At 28, he moved back to the United States with plans to apply to law school. He worked briefly in Atlanta with a legal aid society advocating on behalf of the Cubans incarcerated in the U.S. who had come to America en masse in the 1980 Mariel boatlift.
Then he was off to Harvard Law School, where he jostled on the basketball court with a fellow student named Barack Obama and helped organize a 1991 trip to Iraq with a small group of classmates to document civilian casualties during the Persian Gulf War.
Donziger led the law-student contingent and acted as its spokesman. For the first time, he had begun to merge his two interests, law and the media. That approach would persist as a signature tactic throughout his career.
After his 1991 graduation from Harvard, Donziger worked briefly as a public defender in Washington representing juvenile defendants before joining up with one of his former classmates, John Bonifaz, and his father, Cristobol Bonifaz, to file the 1993 lawsuit against Texaco in U.S. federal court in New York.
In 2002, Texaco succeeded in having the lawsuit dismissed on the ground that Ecuador was a more appropriate forum for the litigation to take place—a key turning point in the saga and an outcome lambasted by critics for, among other things, overlooking the fact that the important decisions about Texaco’s operations in Ecuador had been made from its headquarters in White Plains, New York.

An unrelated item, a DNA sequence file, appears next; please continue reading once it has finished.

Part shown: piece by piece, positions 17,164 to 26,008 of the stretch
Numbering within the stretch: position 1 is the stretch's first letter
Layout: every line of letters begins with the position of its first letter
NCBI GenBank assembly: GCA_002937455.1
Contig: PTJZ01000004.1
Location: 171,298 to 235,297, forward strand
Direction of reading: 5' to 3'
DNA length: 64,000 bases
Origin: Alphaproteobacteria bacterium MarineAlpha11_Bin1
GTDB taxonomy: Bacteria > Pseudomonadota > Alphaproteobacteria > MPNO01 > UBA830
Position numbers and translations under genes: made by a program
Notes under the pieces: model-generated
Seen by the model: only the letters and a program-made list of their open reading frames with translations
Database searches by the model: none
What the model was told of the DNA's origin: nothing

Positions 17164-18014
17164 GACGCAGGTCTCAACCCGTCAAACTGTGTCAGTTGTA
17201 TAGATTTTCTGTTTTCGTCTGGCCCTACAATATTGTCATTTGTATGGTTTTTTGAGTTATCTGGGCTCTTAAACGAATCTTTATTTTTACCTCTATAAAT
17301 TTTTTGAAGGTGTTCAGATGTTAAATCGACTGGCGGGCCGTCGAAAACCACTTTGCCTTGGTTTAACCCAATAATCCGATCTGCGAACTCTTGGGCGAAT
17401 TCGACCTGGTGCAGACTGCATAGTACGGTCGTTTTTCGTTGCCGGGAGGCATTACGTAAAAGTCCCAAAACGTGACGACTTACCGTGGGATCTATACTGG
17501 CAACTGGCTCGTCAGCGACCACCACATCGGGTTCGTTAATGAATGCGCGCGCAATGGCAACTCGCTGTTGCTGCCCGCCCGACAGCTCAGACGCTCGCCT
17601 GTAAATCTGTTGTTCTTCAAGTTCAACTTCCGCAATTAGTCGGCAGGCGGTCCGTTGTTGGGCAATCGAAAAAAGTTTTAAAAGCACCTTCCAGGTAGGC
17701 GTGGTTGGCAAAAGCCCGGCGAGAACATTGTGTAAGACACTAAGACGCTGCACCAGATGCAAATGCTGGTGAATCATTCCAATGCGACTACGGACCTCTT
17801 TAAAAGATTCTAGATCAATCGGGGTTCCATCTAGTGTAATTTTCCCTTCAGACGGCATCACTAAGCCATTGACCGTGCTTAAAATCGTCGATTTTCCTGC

Donzgier, who had been a junior member of the legal team representing the Ecuadorian plaintiffs in New York, worked with a new team of lawyers to refile the lawsuit against Chevron in Lago Agrio the next year. Eventually he would ascend to the leadership of the team that won the $9.5 billion judgment against Chevron in 2011.
A Sacrifice Zone
Silvia Yanez spent the first years of her young marriage traveling 17 hours by foot and bus every eight days from the Ecuadorian town of Coca to Quito to receive treatment for Non-Hodgkin’s lymphoma. She, too, became one of the 30,000 individuals Donziger represented in the litigation against Texaco and Chevron.
Dressed in black and pink yoga pants, with matching bright pink toenails, Yanez, now 34, tells her story while sitting on a sofa in her living room. Around her, six small dogs and a new kitten vie for her attention.